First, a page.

Bipolar stepper motors have two windings. The rotor is moved by varying the current in the windings sequentially. A convenient way to visualize this is with a phase diagram.

Figure 3 shows full-step operation using the bipolar winding found in Figure 2.

 Image of full-step operation phase current

Figure 3: In a full-step operation, the phase current in each winding is either -Imax or +Imax. Each state change moves the motor one step. (Source: Digi-Key)

In full-step operation the current in each winding is either -Imax or +Imax. The change in phase currents shown in the Figure 3 timing diagram will result in the Figure 3 phase diagram position sequence. Each 90˚ state change around the phase diagram moves the motor one step. The length of the phase diagram arrow (phasor) is shown in EQ1:

Equation 1

Torque is directly proportional to current (until magnetic saturation) and the phasor length gives an indication of the power draw. Of course this is the ideal case and neglects the instantaneous effects of the winding characteristics.

Figure 4 shows half-stepping operation. Here current in each winding is allowed to be -Imax, 0, or +Imax. This allows for “half steps” in between the full steps, and so doubles the number of steps per revolution, allowing for finer positioning. However, there is a price to be paid. Note that the phasor length is shorter (about 70%) on the axis when one winding value is 0. This torque ripple can be somewhat mitigated by increasing the current in the other winding.

Image of half-step operation winding current

Figure 4: In half-step operation, the current in each winding is -Imax, 0, or +Imax. This doubles the number of steps but there is current and torque ripple. (Source: Digi-Key)

If you carry the concept of half stepping a little further, and allow the current in the windings to vary in a way that simulates a sinusoidal AC waveform with a constant phasor length, as shown in Figure 5, you can achieve much finer resolution with low torque ripple. This is generally referred to as sine-cosine microstepping. In Figure 5 the number of micro steps within a full step is four. This is known as divide-by-four microstepping.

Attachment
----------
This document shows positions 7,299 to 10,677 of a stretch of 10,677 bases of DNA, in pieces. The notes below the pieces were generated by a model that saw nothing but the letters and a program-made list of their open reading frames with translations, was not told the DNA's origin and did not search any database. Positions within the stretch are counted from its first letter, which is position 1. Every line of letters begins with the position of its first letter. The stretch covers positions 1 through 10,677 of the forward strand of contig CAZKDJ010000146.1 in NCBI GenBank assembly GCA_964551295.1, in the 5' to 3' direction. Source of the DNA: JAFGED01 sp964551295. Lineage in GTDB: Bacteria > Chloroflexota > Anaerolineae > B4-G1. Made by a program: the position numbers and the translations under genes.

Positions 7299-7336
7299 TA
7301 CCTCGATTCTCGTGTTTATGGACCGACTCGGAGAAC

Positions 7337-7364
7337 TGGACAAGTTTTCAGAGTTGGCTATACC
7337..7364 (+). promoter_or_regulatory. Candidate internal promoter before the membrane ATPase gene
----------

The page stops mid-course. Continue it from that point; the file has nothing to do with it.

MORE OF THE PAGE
Image of divide-by-four sine-cosine microstepping

Figure 5: In divide-by-four sine-cosine microstepping, torque ripple is reduced by varying the phase currents in a simulated sinusoidal AC waveform. (Source: Digi-Key)

While there are drivers that can support up to divide-by-256 microstepping, in practice, the minimum step size and the step repeatability are a function of the load dynamics, the motor winding characteristics, and the driver voltage and current capability.

Integrated drivers to the rescue

Surveillance camera positioning systems often require pan rates from a few degrees to over 200˚/second and tilts rates of 5˚to 10˚ per second. The mechanism torque range is generally around 10 oz-inch and the motor input voltage typically ranges from 12 V to 40 V.

Microstepping provides the smooth step capability, fast pan, tilt and zoom rates, and accurate positioning needed for surveillance camera systems. However, the drive electronics to meet these requirements are complex. Fortunately, there are good integrated driver products on the market that greatly simplify the job.

The A5984 from Allegro Microsystems is a microstepping driver with translator well suited to single-axis camera-positioning applications. It can provide full-, half-, and microstepping modes up to divide by 32. It has an operating voltage range of 8- to 40-VDC and can source and sink up to 2 A per phase. It comes in 24-pin QFN or TSSOP packages to fit easily in small-form-factor positioning systems. The packages both feature exposed pads to help with thermal management.

Figure 6 shows the functional block diagram of the A5984. The DIR pin determines the motor direction and the STEP pin advances the motor either full or fractional steps, depending on the MSx pins. The MSx pins select full-step, half-step or divide-by-4, 8, 16, or 32 microstepping modes. The translator takes care of the phase sequencing required to implement these modes. The control software only needs to set the direction and pulse the STEP pin for every increment of movement. This allows the use of a simple, low-cost, low-power MCU.

 Diagram of Allegro Microsystems’ A5984 microstepping driver